The European Central Bank defended its never-used scheme to potentially buy unlimited amounts of government debt in Germany’s highest court on Tuesday (16 February), insisting that such a programme did not overstep its mandate.
The ECB “did not exceed its monetary policy mandate” when it unveiled the OMT – or Outright Monetary Transactions – in 2012, executive board member Yves Mersch told the country’s Constitutional Court in Karlsruhe.
The court was hearing arguments for and against the OMT programme, which the ECB had launched at the height of the eurozone sovereign debt crisis as a weapon to warn off investors from speculating on government bonds.
The programme was never implemented, and has since been superceded by a far bigger bond purchasing programme known as QE.
The European Central Bank (ECB) took the ultimate policy leap today (22 January), launching a government bond-buying programme which will pump hundreds of billions of new money into a sagging eurozone economy.
But some 37,000 eurosceptics took their case against the OMT to Germany’s highest court, arguing that such measures are effectively a way of printing money to pay off a government’s debt and overstepped the ECB’s mandate.
A complaint filed against the European Central Bank over its unlimited bond-buying programme known as OMT was up for debate in the European Court of Justice on Tuesday (14 October), with German Eurosceptic complainants issuing harsh criticism of the ECB’s strategy to combat the debt crisis. EurActiv Germany reports.
In a preliminary ruling back in 2014, the constitutional court then partially agreed with their concerns, ruling that there are “important reasons to suggest that it goes beyond the ECB’s monetary policy mandate and infringes on the powers of the member states and contravenes the ban on monetary deficit financing”.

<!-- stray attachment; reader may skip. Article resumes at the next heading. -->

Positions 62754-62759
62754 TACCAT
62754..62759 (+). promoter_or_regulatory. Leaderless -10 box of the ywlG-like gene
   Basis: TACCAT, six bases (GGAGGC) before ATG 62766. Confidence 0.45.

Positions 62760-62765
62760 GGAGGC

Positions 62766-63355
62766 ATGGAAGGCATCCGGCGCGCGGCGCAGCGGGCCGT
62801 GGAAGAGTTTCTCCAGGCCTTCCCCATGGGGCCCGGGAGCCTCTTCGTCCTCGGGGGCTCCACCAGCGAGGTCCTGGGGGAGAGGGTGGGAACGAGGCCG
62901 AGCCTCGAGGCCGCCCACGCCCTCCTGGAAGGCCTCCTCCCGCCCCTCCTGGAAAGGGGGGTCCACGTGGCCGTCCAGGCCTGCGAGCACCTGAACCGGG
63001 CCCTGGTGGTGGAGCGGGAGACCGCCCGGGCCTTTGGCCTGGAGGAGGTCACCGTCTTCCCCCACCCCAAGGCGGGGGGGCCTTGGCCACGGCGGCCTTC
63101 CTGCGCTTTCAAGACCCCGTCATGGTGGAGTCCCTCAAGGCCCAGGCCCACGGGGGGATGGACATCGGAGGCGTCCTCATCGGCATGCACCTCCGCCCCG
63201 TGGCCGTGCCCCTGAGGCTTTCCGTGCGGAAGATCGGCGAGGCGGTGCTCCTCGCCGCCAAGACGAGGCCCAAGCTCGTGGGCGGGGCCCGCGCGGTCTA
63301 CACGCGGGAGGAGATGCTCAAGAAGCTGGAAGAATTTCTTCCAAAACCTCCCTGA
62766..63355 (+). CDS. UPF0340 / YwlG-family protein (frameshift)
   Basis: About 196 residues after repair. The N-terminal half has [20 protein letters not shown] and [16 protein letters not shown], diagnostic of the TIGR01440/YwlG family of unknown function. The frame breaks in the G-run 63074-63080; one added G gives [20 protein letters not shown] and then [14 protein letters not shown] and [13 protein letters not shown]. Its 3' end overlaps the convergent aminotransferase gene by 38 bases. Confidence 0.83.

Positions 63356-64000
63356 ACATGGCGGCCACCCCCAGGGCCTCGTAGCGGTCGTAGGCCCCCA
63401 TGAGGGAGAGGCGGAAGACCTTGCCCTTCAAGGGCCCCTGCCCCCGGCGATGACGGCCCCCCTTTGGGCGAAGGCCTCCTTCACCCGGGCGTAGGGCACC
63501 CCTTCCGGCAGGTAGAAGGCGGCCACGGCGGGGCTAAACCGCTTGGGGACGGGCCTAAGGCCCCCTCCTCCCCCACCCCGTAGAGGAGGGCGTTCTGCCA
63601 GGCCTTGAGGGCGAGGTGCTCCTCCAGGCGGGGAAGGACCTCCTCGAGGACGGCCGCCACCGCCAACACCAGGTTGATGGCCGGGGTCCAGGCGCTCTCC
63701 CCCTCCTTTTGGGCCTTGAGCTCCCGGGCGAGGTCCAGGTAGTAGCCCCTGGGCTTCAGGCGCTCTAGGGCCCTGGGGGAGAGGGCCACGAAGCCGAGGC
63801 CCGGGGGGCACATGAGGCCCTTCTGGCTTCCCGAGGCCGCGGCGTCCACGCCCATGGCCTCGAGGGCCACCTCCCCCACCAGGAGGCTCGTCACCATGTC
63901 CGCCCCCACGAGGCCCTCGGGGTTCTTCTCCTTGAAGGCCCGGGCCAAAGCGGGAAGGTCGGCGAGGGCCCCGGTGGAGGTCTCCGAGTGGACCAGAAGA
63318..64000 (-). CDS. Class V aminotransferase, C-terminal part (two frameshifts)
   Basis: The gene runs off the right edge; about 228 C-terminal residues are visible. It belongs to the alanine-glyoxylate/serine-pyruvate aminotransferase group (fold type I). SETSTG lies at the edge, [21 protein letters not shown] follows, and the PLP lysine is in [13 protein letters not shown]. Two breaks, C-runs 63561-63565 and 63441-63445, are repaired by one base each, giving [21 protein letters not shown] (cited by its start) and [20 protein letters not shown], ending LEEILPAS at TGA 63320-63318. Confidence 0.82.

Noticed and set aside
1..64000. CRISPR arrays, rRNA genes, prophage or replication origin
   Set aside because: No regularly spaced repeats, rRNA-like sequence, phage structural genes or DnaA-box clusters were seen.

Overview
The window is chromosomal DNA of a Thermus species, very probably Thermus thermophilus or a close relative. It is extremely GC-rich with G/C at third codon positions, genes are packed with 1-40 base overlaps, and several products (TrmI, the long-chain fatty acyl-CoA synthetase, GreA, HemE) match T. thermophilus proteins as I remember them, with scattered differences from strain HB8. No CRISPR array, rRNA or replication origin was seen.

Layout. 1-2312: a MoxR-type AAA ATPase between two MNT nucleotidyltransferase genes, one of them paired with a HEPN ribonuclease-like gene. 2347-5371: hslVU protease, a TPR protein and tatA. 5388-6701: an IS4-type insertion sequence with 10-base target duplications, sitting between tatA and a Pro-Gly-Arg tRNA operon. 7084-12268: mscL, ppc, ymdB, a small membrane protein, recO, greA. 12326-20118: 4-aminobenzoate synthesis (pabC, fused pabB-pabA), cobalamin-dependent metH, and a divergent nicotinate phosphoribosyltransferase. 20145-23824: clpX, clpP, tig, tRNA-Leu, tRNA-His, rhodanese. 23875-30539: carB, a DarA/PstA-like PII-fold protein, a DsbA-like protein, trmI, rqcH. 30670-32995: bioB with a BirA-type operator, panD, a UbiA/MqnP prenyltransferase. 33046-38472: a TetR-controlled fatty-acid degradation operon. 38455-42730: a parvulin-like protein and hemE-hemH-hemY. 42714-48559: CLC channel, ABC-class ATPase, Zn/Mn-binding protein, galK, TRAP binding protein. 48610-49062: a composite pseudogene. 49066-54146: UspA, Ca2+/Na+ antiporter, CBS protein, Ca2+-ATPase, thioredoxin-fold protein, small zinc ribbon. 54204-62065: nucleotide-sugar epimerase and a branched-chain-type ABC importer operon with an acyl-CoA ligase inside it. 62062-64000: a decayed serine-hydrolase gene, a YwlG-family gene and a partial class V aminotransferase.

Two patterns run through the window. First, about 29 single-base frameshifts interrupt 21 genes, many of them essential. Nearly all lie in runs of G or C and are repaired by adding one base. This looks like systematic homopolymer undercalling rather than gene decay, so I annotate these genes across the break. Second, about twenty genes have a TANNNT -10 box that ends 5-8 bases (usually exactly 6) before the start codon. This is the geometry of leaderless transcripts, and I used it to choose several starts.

But it passed the case on to the European Court of Justice in Luxembourg before issuing its final ruling.
The ECJ swept aside the German court’s misgivings last June, saying the scheme was compatible with EU law.
The European Central Bank won crucial backing from Europe’s top court today (16 June) for its pledge to do whatever it takes to save the euro, defeating a German group’s challenge, as bloc member Greece edges dangerously close to default.
The court in Karlsruhe therefore now has to issue its final decision on the case, with a verdict not expected before a few months.
Mersch argued that the OMTs were developed “to confront an extraordinary crisis situation.”
The crisis situation “was characterised by massive distortions of the government bond market that developed their own momentum. This in turn led to a disruption of the monetary policy transmission mechanism, which posed a threat for price stability,” he said.
But he noted that while OMTs “are in principle available as monetary policy instruments. The conditions for their crisis and location-related activation are, however, not currently met.”
Debt-wary Germany is especially sceptical about such bond-purchasing programmes, and the head of the country’s central bank Jens Weidmann had voted against both OMT and the later QE programme.
The European Central Bank agreed on 6 September, 2012 to launch a potentially unlimited bond-buying programme to lower struggling eurozone countries' borrowing costs and draw a line under the debt crisis.
ECB President Mario Draghi said the new plan, aimed at the secondary market, would address bond market distortions and "unfounded" fears of investors about the survival of the euro.
The OMT (Outright Monetary Transactions) programme was launched at the height of the eurozone debt crisis, shortly after Draghi said in a speech that the ECB would do “whatever it takes” to prevent the collapse of the currency union.
It allows the ECB to buy bonds of a eurozone country on the open market if its government has agreed to a reform programme in return for eurozone funding.
The German Central Bank (Bundesbank) is opposed to bond-buying, saying it is akin to bailing out states.